Ron Miller said that a 2012 US Chamber of Commerce study entitled “Sabotage, Stalking and Stealth Exemptions: Special State Law for Labor Unions” alerted him to the special union carve-out. Pennsylvania stands out in the study, but is certainly not alone. Illinois, California, Nevada, and Wisconsin have similar laws protecting bad actors.
The study notes that the Wisconsin Legislature found it necessary to explicitly state that the crime of sabotage cannot be construed in any way that would impair or curtail any labor organizing activities.
“There was certainly no shortage of anger during the contentious debate over union reforms in Wisconsin in 2011, and regrettably union members were alleged to have sabotaged equipment belonging to supporters of Governor Scott Walker,” the study says.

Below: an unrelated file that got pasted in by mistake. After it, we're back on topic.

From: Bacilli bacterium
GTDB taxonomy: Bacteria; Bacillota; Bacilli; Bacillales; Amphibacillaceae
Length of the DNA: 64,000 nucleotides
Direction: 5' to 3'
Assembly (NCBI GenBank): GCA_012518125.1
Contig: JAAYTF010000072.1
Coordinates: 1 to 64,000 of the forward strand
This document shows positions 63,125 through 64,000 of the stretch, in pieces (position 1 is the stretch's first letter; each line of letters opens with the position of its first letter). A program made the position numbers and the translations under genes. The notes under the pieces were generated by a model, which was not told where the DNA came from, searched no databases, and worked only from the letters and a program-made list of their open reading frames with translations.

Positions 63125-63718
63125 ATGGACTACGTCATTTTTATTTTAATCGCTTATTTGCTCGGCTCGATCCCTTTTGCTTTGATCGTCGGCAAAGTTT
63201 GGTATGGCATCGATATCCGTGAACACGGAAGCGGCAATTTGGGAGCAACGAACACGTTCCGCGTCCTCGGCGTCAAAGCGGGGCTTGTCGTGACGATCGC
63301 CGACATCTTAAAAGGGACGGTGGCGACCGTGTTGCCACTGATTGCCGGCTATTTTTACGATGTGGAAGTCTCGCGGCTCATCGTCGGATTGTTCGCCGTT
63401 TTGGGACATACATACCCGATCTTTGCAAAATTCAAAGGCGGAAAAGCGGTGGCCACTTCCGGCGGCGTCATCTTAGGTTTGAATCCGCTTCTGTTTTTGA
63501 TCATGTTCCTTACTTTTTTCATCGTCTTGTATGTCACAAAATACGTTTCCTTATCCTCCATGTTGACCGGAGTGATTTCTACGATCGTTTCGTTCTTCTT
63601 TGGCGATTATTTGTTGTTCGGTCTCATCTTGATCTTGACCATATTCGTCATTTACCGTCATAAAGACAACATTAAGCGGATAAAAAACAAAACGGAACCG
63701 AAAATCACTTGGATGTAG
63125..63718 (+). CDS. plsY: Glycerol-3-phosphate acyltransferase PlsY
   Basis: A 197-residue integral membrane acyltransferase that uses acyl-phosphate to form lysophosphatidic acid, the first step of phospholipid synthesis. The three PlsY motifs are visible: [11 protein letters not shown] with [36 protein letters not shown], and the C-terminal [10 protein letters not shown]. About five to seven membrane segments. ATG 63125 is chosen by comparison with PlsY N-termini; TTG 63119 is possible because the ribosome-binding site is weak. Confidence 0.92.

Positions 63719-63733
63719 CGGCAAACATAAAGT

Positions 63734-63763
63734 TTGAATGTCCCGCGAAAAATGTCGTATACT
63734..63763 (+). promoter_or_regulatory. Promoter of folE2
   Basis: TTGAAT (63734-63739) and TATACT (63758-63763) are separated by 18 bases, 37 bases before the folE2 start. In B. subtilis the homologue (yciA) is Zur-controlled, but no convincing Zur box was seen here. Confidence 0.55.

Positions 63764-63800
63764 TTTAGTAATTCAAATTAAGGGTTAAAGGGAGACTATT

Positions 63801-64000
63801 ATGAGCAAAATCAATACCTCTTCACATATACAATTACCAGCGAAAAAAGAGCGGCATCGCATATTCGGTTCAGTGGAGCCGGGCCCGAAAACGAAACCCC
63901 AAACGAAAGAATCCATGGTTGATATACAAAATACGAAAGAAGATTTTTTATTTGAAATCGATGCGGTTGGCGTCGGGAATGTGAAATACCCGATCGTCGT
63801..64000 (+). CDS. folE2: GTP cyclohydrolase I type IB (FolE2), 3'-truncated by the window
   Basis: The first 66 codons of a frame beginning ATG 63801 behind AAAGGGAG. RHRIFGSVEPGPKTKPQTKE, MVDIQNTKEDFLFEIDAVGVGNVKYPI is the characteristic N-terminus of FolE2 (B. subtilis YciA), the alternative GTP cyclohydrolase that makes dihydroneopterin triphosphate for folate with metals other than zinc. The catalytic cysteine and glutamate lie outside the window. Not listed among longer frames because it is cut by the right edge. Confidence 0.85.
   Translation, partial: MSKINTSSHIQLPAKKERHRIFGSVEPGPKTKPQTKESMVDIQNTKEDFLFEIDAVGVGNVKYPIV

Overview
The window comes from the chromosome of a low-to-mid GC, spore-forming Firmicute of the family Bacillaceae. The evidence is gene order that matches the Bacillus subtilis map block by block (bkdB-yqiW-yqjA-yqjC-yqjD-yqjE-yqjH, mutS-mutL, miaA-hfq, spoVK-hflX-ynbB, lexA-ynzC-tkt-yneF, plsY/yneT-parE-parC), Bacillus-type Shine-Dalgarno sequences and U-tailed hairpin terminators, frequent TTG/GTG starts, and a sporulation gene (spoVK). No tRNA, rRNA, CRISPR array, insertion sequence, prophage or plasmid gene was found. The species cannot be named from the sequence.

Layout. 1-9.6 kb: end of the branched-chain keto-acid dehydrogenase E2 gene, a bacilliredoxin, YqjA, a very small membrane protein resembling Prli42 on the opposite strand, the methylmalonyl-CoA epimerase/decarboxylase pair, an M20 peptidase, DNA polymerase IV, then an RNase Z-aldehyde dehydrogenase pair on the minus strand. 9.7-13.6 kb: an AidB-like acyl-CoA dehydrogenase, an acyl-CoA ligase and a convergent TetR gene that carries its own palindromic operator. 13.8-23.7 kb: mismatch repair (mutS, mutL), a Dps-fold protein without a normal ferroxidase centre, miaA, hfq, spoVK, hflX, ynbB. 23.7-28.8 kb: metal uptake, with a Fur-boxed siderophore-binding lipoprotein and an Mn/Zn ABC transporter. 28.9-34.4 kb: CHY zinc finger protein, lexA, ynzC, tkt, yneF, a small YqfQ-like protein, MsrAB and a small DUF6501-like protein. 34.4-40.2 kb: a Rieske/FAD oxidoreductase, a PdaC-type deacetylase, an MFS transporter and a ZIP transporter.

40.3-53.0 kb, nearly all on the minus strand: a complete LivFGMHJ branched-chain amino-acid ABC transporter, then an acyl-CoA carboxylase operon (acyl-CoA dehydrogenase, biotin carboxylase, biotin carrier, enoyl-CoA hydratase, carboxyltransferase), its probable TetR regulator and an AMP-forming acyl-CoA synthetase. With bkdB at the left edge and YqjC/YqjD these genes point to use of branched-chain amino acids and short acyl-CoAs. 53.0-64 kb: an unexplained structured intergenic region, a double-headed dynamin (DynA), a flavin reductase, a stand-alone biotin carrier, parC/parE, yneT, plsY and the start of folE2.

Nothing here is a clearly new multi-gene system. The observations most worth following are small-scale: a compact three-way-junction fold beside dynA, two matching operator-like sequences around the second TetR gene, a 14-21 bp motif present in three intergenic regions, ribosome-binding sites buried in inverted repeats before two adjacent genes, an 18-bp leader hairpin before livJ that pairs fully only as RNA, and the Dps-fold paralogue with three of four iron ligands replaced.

The study traces the carve-out language to a US Supreme Court 1973 decision [United States v. Enmons,U.S.396], that said that violence in the pursuit of union demands could not be prosecuted under federal law.
Miller said that the language was added to the Pennsylvania Crimes Code in 1993 as part of another piece of legislation that received little attention at the time, but has since stymied local law enforcement. “In some instances, police won’t write a report or investigate because they know the activity is protected,” Miller said. “My bill gives them the freedom to do their jobs.”